thread.

Let's discuss things very openly - I think we learned enough about where
the current model works and where it doesn't so we can develop a new one
together.

Greetings, Stephan

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Project management, software or otherwise, is a well-established
discipline. Yes, sometimes stuff happens and dates slip. But you work
within the constraints of the time, money, people and hardware you
have. My specific recommendations for 12.2 are:

1. Fix all the show-stopper bugs. If that means dropping back to an
older KDE because the one on the beta is sending people to the KDE bug
tracker, then do that. If we have to delete packages to get the GNOME
and KDE LiveCDs to fit on 700 MB media, delete the least popular
packages until you have the sizes down. If GRUB2 can't be made to
work, drop back to GRUB1.

2. Slip the date just enough to deliver a release free of critical
distro-killing bugs. If that means axing features, axe them.

Going forward, I proposed a three-layer strategy.

1. Switch to a Debian-like model for servers. Have a stable server
core (kernel, bootloader, installer, LAMP stack, PostgreSQL,
Perl/CPAN, Ruby/Rails/Sinatra, Python/Django and WebYast). This should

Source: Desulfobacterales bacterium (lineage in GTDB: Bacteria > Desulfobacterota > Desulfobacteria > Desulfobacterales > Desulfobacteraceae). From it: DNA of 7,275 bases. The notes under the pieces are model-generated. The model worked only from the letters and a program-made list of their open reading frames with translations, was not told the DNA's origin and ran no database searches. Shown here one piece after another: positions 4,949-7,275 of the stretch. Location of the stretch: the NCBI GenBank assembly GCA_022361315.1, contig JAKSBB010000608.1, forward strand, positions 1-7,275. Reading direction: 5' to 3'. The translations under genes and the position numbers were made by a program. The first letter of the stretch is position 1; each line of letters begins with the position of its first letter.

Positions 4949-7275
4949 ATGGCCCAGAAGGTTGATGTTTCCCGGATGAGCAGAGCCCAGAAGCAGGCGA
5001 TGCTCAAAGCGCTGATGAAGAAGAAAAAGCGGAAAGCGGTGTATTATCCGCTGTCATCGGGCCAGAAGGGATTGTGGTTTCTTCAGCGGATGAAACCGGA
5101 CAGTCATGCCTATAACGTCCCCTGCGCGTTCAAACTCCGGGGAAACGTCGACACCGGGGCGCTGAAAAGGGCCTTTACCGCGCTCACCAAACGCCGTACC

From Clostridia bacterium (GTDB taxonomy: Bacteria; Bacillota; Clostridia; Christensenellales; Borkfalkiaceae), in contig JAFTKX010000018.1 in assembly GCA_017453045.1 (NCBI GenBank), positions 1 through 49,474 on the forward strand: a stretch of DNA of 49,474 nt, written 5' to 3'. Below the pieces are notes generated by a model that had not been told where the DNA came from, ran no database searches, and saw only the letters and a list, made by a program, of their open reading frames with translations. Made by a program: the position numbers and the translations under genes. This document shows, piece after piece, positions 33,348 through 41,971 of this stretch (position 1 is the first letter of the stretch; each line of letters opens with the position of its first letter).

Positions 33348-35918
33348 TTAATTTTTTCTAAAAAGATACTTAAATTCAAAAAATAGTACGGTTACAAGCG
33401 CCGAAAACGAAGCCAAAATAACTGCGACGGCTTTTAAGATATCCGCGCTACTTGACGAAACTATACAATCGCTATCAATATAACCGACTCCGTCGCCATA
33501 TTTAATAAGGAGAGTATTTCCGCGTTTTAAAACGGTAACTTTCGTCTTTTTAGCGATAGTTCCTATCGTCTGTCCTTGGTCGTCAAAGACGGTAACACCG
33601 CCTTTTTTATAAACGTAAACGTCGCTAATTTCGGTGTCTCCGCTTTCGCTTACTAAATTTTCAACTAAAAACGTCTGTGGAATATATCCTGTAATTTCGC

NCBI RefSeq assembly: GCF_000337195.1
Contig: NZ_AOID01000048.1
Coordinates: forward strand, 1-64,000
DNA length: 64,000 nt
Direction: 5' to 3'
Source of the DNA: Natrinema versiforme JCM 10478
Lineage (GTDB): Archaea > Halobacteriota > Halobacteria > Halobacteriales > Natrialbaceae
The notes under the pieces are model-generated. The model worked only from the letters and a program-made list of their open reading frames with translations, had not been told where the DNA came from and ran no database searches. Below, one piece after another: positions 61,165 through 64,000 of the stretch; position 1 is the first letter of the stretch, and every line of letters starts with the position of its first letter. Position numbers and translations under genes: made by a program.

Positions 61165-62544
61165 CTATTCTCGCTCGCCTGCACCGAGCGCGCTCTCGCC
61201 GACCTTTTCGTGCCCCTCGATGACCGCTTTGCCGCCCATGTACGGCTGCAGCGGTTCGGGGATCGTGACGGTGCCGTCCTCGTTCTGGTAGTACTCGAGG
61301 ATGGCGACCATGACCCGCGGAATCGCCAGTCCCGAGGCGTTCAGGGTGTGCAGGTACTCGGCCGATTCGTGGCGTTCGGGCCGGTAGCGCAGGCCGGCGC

look like Debian stable except a *lot* smaller. It might even fit on a
220 MB LiveCD and certainly should fit on a CD. Release this only when
it's solid and stable and supply security and bug fixes via updates.
This should be something that can compete with CentOS, Debian stable
and Ubuntu Long-Term-Support in level of available support,
documentation, security, performance and stability. Bonus points for a
Platform-as-a-Service like Cloud Foundry's MicroCloud or Red Hat's
OpenShift Origin. But don't have a fixed "release schedule" - release
when all software quality gates have been met.

I can go over to SUSE Studio and build the media - minus the PaaS - in
half an hour. I'm guessing nearly all of the QA and release
engineering can be automated using existing infrastructure if we
reduce the scope to the most commonly used and mature server stacks
and change the commitment / social contract to Debian stable's "we
will ship no distro before its time." ;-)

2. Move everything else: compilers, desktops, applications, advanced
server technologies like Node.js and NoSQL databases and
virtualization infrastructure - to a rolling release similar to
Tumbleweed or Gentoo. And I think the kernel needs to be *out* of
Tumbleweed. If you're doing kernel testing / development, you're not a
user any more. ;-) I've pissed away *way* too many hours recompiling
VMware Workstation, VirtualBox and NVidia driver modules.

3. Acquire our own community instance of SUSE Studio and make it the
main distribution channel. It's extremely well-constructed and
integrated with OBS, it seems to be stable, and the current instance
seems little-used. You can make *anything* there - except a PaaS. ;-)